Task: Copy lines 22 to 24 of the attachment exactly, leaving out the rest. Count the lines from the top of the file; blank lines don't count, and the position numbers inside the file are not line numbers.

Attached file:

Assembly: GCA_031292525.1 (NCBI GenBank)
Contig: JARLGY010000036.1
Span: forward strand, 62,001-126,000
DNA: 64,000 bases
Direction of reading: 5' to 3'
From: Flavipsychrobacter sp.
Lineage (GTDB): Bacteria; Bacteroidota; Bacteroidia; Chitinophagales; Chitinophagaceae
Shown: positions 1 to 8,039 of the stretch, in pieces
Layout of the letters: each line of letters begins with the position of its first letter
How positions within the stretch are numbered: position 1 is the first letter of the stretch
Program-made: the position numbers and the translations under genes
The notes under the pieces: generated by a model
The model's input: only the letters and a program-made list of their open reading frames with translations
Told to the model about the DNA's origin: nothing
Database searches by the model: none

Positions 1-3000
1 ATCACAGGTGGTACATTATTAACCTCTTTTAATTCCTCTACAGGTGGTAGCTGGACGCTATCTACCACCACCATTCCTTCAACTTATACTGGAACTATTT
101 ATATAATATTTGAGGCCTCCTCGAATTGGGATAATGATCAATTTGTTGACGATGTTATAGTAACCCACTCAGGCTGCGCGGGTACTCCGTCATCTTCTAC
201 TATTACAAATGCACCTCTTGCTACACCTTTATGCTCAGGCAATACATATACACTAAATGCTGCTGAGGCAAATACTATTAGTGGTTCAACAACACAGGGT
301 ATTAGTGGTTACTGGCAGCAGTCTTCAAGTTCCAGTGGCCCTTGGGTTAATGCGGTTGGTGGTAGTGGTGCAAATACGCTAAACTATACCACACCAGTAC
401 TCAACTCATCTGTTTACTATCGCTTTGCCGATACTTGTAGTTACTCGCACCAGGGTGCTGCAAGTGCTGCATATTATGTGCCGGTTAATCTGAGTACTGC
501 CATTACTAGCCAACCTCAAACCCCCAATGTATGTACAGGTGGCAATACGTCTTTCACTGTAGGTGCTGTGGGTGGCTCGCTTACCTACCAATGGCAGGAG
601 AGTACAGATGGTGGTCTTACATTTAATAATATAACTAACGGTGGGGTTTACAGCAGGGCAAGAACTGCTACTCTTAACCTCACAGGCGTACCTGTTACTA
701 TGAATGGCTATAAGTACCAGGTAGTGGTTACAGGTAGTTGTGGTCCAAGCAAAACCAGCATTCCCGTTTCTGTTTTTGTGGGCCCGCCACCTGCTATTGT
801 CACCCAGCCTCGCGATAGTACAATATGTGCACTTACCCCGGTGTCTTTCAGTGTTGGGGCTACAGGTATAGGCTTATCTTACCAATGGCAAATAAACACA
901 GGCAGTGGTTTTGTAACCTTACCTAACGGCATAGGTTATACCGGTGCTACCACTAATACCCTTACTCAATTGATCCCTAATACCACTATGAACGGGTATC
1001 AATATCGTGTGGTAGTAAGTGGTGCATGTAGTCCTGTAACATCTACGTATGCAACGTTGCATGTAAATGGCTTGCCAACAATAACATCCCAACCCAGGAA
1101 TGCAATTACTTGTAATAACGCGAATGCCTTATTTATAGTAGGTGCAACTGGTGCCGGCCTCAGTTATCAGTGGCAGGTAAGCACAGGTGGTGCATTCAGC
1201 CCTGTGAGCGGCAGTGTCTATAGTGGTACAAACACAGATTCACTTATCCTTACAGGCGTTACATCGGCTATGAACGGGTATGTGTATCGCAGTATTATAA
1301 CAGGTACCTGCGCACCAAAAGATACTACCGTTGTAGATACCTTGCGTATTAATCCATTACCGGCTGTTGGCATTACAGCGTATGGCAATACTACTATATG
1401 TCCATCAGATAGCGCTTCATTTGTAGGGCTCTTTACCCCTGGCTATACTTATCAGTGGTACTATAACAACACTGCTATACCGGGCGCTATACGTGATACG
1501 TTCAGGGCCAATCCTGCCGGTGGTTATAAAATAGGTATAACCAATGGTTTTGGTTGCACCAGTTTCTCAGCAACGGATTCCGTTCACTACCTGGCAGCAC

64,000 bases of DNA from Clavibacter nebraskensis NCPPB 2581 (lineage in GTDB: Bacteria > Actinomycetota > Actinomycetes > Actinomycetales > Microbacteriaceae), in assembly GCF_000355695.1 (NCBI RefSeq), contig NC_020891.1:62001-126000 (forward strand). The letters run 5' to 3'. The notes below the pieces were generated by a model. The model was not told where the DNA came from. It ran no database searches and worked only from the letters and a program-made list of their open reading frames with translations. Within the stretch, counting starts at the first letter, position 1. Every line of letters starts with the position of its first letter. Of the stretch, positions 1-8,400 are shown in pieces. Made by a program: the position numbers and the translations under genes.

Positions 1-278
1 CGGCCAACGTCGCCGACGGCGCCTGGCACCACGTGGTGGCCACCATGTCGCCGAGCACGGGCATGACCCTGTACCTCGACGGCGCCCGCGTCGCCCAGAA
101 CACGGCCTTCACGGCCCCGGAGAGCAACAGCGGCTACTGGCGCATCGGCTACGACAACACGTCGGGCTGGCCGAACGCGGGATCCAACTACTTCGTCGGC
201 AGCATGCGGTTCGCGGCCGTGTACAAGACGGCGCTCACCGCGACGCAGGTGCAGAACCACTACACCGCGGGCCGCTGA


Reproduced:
501 CATTACTAGCCAACCTCAAACCCCCAATGTATGTACAGGTGGCAATACGTCTTTCACTGTAGGTGCTGTGGGTGGCTCGCTTACCTACCAATGGCAGGAG
601 AGTACAGATGGTGGTCTTACATTTAATAATATAACTAACGGTGGGGTTTACAGCAGGGCAAGAACTGCTACTCTTAACCTCACAGGCGTACCTGTTACTA
701 TGAATGGCTATAAGTACCAGGTAGTGGTTACAGGTAGTTGTGGTCCAAGCAAAACCAGCATTCCCGTTTCTGTTTTTGTGGGCCCGCCACCTGCTATTGT